Their lives are uprooted by the appearance of Laura/X-23, a young mutant who resembles Logan and needs to be brought to a safe haven no one is even sure exists. She is played by 12-year old Dafne Keen, who is remarkable here. Equal parts bad ass, likable and adorable, Keen definitely holds her own while paired up with Jackman. The film turns into a road trip/ chase film as our heroes our pursued by the menacing Donald Pierce (played by Boyd Holbrook) with intentions to capture and kill Laura.

Perhaps, the most obvious thing I loved off the bat was, because of the film’s R rating, Logan is able to be his true visceral self. Bloody, foul mouthed and unleashed, this is probably the best portrayal of Wolverine ever shown on film. Despite that, this is also the most sympathetic we’ve seen of the character. Not just because of his weaker state, but because we see him take on more of a father figure to Laura and Professor Xavier.

Also noticeable is the complete change of tone compared to the previous films. While the rest of the X-men films felt more action packed and were prone to over-the-top moments, Logan goes for a more bleaker realistic look that emphasizes the gravity of our heroes’ situation. Whether in the middle of the desert or deep in the woods, there’s always a sort of desperate aesthetic that shadows the film, even during its warmer moments. It definitely makes this film stand out compared to the other films in the series

Without spoiling the ending, I will say that it is a fitting, if painful, send off for Logan and Hugh Jackman.The final battle is both satisfying and gripping, with all the players involved getting their time to shine. If you are even slightly susceptible to tears, you might wanna bring your handkerchief.

In all seriousness, even at his lesser films (*cough Origins: Wolverine) watching Jackman playing Wolverine for almost two decades was a joy to experience. We only get these occurrences once in a while and they rarely last as long as Jackman did with Logan. As the that old saying goes “All good things must come to an end”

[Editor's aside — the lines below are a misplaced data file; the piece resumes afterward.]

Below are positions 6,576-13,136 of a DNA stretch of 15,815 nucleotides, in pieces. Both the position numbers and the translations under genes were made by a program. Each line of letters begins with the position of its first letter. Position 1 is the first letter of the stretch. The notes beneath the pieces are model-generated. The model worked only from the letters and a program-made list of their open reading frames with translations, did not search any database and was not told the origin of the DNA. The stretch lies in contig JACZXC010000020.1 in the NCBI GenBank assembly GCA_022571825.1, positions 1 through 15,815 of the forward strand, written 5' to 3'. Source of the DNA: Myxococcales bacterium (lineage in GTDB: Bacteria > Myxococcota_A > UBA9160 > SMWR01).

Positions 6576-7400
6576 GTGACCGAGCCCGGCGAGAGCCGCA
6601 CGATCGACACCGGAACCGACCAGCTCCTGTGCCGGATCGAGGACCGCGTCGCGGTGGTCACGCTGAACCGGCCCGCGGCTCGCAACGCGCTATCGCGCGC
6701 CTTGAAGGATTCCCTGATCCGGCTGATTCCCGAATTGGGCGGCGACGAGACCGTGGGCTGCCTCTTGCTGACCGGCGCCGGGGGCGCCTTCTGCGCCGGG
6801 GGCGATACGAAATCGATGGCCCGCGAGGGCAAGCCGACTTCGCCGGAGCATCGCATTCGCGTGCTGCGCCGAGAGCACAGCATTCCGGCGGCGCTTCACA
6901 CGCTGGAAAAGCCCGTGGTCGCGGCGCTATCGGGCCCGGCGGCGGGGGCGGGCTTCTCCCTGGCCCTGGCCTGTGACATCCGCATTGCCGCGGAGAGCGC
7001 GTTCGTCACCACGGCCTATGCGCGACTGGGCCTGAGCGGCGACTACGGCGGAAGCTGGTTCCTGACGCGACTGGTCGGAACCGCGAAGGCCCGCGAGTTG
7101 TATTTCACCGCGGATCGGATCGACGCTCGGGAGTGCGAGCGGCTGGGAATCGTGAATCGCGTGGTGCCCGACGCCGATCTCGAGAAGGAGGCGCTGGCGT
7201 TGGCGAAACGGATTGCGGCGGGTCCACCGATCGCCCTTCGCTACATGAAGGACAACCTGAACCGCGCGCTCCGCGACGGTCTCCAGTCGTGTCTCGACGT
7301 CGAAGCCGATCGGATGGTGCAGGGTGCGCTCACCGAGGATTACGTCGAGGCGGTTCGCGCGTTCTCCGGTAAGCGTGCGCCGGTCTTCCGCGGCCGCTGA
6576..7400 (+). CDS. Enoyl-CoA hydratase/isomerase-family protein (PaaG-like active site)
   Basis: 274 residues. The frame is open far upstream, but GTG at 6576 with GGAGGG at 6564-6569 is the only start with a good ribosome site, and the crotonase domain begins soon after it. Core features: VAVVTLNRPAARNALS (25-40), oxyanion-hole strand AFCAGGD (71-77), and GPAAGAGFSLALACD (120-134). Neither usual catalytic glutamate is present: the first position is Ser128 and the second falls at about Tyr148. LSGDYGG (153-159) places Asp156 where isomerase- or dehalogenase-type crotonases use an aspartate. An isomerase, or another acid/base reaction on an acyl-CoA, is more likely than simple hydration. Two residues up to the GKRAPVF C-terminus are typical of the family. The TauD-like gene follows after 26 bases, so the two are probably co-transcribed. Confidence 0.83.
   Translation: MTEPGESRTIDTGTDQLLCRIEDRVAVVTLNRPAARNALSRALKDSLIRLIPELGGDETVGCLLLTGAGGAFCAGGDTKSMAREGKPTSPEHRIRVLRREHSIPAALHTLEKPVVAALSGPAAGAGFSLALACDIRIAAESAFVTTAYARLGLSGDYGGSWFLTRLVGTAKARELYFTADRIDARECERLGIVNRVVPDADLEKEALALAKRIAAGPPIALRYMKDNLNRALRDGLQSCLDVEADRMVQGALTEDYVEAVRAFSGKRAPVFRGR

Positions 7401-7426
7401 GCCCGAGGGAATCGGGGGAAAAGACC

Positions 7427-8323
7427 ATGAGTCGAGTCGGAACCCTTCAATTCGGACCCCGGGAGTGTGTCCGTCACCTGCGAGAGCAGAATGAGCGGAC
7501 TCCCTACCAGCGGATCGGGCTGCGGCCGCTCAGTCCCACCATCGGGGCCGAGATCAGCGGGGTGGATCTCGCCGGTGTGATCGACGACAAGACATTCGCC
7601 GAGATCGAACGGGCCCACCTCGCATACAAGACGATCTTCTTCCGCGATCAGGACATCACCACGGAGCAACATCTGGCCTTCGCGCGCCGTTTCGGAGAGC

Thank you Hugh

Rating 4.5/5

ALWAYS keep the flash on (Get Out Review)

I wasn’t a devoted viewer of the hit comedy series Key and Peele, but I have enjoyed the few skits I did see and was aware of the show’s acclaim, citing its biting satire and relevant social commentary.

So when I heard that Jordan Peele, a noted comedian, wanted to direct a horror film, my interest was piqued. I love it when comedians take up something that is outside their spectrum; Jim Carrey in Eternal Sunshine, Robin Williams in every dramatic role he takes on, and Louis CK’s own show when it gets pretty deep. With Peele’s debut film Get Out, I gladly have another entry to add to that list.

The film follows Chris Washington (played by Daniel Kaluuya) driving down countryside with girlfriend Rose (played by Allison Williams) to meet her parents (Bradley Whitford and Catherine Keener). Chris and Rose are an interracial couple and he voices his concern that Rose’s parents are unaware that she is dating a black man. Though Rose assures him that there’s nothing to worry about, Chris’ suspicions start to grow true as her parents and the housekeepers (all of them black FYI) act strangely around him.

From the first scene of Chris and Rose together, you know that the topic of race is taking center stage. But part of the brilliance of the film is the way Peele uses it as the source of most of the suspense, tension and some comedic moments sprinkled in the relieve said tension. You can almost see it start off as a skit for his show, but then it grew into something new.

Daniel Kaluuya has been a favorite up and coming actor of mine since seeing in the Black Mirror episode “500 Million Merits” and Sicario. He is likable, funny and shows immense star potential in this film, only complimented by his co-stars who are all up in their A-game. I look forward to seeing more of him in the future.

Speaking of funny, a shout out to Lil Rel Howery for his role as Chris’ best friend Rod for providing some of the best comic relief I’ve seen in a while. Every scene he’s in has gotten the audience dying of laughter.

Get Out is an effective Social Horror film that is a breath of fresh air for the genre and inspires lot of interesting ideas. Jordan Peele has proven that he’s got as much talent behind the camera as he does in front of it and I can’t wait to see what other concepts he’s got in store. The cast nails their roles just right and the film gives out some interesting messages about the nature of race, relationships and identity. That twist at the end by the way is as bonkers, messed up and creepy as you can expect from the mind of Jordan Peele.

Side Note: To anybody who might find this film offensive or racist in any way or for any reason, I just got two words for you: Get Out

Rating: 8.5/10